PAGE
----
Saturday, 19 January 2013

Ghosts of an Olympic summer ...

On September 28th I wrote a posting about the Olympic aftermath on Blackheath and in Greenwich Park. There were still lots of leftovers then! I quoted my short description of after the Games in The Boy with Two Heads, to point up the differences between the ancient Games in Olympia and our London 2012.

On January 15th, I went again to see how the clear up had progressed. I walked across the Heath and into the Park. The bridge over the busy A2 ...

... is long gone, but its footprint is still visible. 

The Heath outside the Park walls now shows no sign at all of the tents and fences used by the competitors and, later, by the de-struction teams that dismantled the bridge and the stadium.

(from the official London 2012 website
... took a while to disappear altogether. Its footprint ...  
... is now shrinking. The year has turned and soon the grass will grow back.

But I'll never forget the roar of the crowd and the thrill of the Games. What a summer it was!

Wednesday, 16 January 2013

Stalked by the Shades of Ancient Athens?

You can't see them. I can't see them. But with a little imagination, I could feel the Shades of the Ancients on this visit to Athens ...

I dropped by the New Acropolis Museum, and there they were, in their ancient houses under the glass floor at the entrance. (The restaurant is wonderful - check it out on the website!)

I visited friends in Egaleo, a municipality west of the centre. At the metro station I found the Sacred Way (Iera Odos). It ran from the great gates of the Acropolis (the Propylaea) to the religious sanctuary of Elefsis. It runs parallel to the present street of the same name. I could almost see the ghosts walking into the shadows under the station forecourt.

And as I shopped I felt I was being watched ... by myriad naked gods and heroes. (And Michaelangelo's David! I'm not sure why he was there. Perhaps the modern creator of these copies enjoys making a sculpture with no missing arms or legs.)

And of course, I couldn't escape Hadrian. No one can escape the Roman Emperor who was so taken with Athens that he made many modern additions, including finishing a huge temple to Zeus, building a library, reservoirs, and his new gate to the city ... He visited Athens many times from AD 124 to 130 or so.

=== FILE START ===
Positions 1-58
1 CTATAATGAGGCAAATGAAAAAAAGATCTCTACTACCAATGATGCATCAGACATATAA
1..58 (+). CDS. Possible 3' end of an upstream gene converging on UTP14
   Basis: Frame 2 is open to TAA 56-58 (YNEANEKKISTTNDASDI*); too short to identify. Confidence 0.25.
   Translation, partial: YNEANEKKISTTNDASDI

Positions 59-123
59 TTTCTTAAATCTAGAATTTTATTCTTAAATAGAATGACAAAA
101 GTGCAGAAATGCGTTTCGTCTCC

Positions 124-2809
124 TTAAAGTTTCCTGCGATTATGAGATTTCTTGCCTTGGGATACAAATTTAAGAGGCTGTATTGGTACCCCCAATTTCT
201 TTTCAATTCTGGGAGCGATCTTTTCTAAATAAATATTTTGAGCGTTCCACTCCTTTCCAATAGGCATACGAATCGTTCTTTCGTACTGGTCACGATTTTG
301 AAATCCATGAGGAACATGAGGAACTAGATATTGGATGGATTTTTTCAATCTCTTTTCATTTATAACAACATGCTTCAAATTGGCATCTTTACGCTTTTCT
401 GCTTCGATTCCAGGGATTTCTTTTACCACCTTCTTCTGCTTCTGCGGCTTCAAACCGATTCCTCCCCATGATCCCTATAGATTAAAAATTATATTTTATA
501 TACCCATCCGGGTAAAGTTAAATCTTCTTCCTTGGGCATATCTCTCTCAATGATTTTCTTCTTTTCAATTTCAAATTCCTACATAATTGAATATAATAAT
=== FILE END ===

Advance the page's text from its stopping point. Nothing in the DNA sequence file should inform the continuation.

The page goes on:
He's near my home in the north of England, too, with his great Wall, the most northerly extent of the Roman Empire in his time.

The one time I went looking for Shades was to see if I could find again the place I remembered where the music teacher's house is in The Boy with Two Heads:
   The city was full of builders and people and wagons, hurrying along the streets.
   The music teacher’s house was quite small, and near enough to the Akropolis to hear the rumble of the wagons and the hammering and creaking of the builders and their machinery.
   ‘The Great Gates are only half-finished,’ Frog told Themis ...

And here it is! But I was aware of no Shades, ancient or modern, just the warm sunshine and distant midday buzz of traffic. Mind you, if the mighty bronze Athena were still standing in front of the Parthenon, she would have been able to wink at me ...

I'm back in UK now and snow is forecast for Friday. But I went out looking for a different set of ghosts yesterday in Greenwich Park - more in next posting.

Friday, 11 January 2013

Snow in Athens!

Hello again, and Happy 2013!

With my deadline met, I spent a few days in Athens, visiting family and friends. And usually, the weather is also an attraction. 

But on January 8th in the morning, it snowed! People were back at work after the festival of Ta Fota (The Lights, or Epiphany).
We watched the snow falling on the roof tops...

...and in the streets. It didn't lie and made everything feel cold and damp, although many residents were excited by it. 

The sky was dark and threatening ... but misty sunlight began to make it through the clouds from time to time.
The Acropolis of Athens and the Hill of Lykavitos not long after sunrise.
This wonderful picture, taken on another snowy day some time ago, reminds me of the passage in The Boy with Two Heads, near the beginning, when the priestess and Themis' family are waiting for the god of the sun, Apollo, to answer their prayers:

As Chloe looked, a flock of doves circled, white against that dark sky, tousled and tumbling in the wind. 
A bright beam of sunlight slipped through the seething clouds. Was this Apollo coming? Chloe looked up at the priestess as they sang.
The old lady’s eyes were wide open, fixed on the sunbeam. The lines on her face had disappeared. She was standing as straight as a spear. The sunbeam was still at first, flooding the Akropolis with light and igniting Athena’s gold. Then it began to move towards them. 

By afternoon on January 8th, the sun had broken through and Lykavitos Hill stood against a clear sky once more.
Everyone cheered up a bit. Maybe no one has enough money, rows of shops are empty, grimy, and covered in graffiti, and everything feels very insecure just now, but at least the sun can usually be relied on to make an appearance, even in mid-winter.